On the downside of the first quarter of the 21st century, it is apparent that humans are serial addicts. The ubiquitous and passionate dinner conversation starts with the words, “You gotta watch…!” Of course, you are informed your life is incomplete if you haven’t binged on “Breaking Bad,” “Ozark,” or “Game of Thrones,” none of which I have watched past the third episode while miraculously finding a way to hold down a conversation.
Older people remember the first prime time sequel. It was “Batman”! POW! BAM! It showed every Wednesday and Thursday night, the former ending in a cliffhanger that brought in dramatic questions from a satirical voice over. “Can the dynamic duo escape? Will the Riddler have the last laugh?!? Tune in tomorrow. Same bat time. Same bat channel.”
So, you ask, what could this concept possibly have to do with a sales column? My answer is, everything. We work in an industry in which business relationships evolve over time. The first order comes only after a journey of introduction, discovery, business rapport, an introductory transaction, and so on, all leading towards an ongoing relationship. In other words, you are the serial to be watched!
In my second book, “The Sales Secret,” I asserted that the “close” of the deal is not an all-or-nothing pinnacle moment of confrontation where you suddenly hitch up your bootstraps, pose confidently, and ask for the order. Instead, the close is a series of little victories. By the time you take the first order, there is no tension. The first order is a casual finalization of details that confirm you’ve done everything properly leading up the first order.
Closing, therefore, is incremental. Everyone knows that an order that comes too easily is a sign that something is amiss. An easy, early order from a new prospect is a sign the buyer might be disloyal and leave you as casually as they left their previous supplier. An easy order might indicate a sign of bad credit or perhaps a mistake in your pricing. Yes, there are a lot of reasons to believe a first order should only come after a series of quality interactions.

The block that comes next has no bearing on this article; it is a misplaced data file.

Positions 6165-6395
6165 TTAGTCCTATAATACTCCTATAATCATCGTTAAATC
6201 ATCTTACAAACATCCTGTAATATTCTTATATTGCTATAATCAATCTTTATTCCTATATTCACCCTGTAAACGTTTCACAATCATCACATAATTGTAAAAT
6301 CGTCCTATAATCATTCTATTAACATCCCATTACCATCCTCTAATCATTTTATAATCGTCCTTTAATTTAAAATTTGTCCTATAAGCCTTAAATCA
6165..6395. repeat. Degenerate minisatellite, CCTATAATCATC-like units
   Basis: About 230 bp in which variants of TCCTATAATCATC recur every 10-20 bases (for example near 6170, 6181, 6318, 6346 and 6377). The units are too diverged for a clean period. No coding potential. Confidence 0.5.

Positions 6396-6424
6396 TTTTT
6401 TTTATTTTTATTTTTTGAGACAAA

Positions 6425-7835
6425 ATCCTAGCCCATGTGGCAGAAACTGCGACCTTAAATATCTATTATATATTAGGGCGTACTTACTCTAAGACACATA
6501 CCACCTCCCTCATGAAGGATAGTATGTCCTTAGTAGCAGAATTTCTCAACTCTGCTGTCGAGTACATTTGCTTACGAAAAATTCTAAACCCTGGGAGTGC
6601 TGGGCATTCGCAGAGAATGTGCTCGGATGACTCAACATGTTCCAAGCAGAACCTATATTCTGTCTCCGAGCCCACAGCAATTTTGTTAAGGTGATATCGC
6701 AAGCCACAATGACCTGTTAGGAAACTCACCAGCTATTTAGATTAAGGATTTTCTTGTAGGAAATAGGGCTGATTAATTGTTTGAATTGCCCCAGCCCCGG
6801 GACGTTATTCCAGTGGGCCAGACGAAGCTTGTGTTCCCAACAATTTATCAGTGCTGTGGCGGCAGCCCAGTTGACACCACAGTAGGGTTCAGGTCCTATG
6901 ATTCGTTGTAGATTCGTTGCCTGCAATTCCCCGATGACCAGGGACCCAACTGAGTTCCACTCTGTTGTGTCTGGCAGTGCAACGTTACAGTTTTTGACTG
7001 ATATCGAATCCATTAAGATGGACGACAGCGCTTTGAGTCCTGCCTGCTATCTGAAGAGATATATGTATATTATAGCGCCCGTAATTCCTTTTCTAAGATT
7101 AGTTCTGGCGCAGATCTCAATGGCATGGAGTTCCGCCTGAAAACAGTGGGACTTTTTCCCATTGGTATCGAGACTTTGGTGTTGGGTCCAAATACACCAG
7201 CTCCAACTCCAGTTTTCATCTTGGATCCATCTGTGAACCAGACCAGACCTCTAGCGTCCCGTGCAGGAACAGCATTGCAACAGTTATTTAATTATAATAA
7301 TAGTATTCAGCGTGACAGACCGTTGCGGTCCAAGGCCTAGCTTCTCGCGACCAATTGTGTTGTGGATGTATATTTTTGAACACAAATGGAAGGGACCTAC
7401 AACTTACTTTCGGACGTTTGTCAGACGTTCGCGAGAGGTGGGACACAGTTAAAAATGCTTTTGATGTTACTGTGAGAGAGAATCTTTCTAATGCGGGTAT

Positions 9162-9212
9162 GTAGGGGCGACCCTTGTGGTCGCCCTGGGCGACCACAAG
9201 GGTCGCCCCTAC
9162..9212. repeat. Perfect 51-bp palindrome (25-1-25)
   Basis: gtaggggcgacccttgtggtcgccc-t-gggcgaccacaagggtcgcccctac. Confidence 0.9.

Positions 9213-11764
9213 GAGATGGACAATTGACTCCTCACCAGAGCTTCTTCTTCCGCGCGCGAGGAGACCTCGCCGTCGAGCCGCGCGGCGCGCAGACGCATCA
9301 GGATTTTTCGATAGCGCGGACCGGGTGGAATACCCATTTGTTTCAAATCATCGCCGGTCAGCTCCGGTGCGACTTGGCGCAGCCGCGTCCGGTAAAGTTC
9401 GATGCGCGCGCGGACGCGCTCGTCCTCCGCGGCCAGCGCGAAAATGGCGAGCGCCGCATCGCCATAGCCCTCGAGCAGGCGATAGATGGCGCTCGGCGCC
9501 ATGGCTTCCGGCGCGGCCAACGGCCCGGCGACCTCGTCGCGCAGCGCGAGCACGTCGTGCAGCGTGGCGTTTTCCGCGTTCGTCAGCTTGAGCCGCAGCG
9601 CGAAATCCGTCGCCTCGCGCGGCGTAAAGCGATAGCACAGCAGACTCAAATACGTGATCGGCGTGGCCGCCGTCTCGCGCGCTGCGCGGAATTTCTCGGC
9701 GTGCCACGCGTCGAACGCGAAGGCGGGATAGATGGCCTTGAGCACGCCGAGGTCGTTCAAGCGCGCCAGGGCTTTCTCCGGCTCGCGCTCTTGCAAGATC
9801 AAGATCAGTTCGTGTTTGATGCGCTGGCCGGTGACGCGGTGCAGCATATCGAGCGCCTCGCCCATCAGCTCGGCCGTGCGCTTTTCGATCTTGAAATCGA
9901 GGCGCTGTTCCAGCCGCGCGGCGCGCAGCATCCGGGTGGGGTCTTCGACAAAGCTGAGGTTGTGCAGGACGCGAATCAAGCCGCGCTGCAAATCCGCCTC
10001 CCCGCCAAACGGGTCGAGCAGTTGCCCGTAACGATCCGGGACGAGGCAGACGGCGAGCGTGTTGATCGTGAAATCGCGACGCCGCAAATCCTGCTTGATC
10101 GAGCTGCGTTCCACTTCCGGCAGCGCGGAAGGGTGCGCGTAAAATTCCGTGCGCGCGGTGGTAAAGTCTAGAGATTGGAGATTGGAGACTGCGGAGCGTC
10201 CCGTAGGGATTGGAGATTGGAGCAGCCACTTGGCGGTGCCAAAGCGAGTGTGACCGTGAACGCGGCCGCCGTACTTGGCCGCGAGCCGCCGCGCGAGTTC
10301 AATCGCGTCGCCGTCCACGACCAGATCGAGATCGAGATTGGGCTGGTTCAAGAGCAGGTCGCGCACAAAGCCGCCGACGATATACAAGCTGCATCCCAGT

Closing is also about timing. Most business leaders agree that the best time to pick up a new, loyal customer is when the buyer, previously loyal to another supplier, is now experiencing real problems with that supplier. Getting the first order from a buyer satisfied with their current supplier leaves you in a position to use the one weapon you least want to leverage, a lower price. Therefore, getting a new buyer on favorable terms means keeping the relationship alive with a series of meetings—your serial of quality interactions—that lead you to being the first choice when something goes wrong with an existing supplier.
Closing is ultimately creating a reason for the next step. Just like “Ozark,” “Game of Thrones,” “Breaking Bad,” and every other addictive serial, you want to end each meeting with a compelling reason for the next one. “We should at least meet so I can share with you upcoming business trends you might be missing.” “If we don’t meet, I won’t be able to share with you some great ideas your competitors have leveraged to sell effectively in these times of economic pressure.” And so on. These are the ways to end meetings with a compelling reason for the next ones.
Will you, as the sales hero, come up with a way to create more value in yourself above and beyond products that buyers can get anywhere in your market? Are you positioning yourself as the first choice when thing go wrong with an existing supplier? Do you have enough relationships building to secure your future?
Stay tuned to you. End each episode and interaction with a compelling reason for the next one. It might not be at the next dinner conversation, but instead at future business conversation when a buyer says to herself, or perhaps to another buyer, “You gotta watch… YOU!” KAPLOWEE!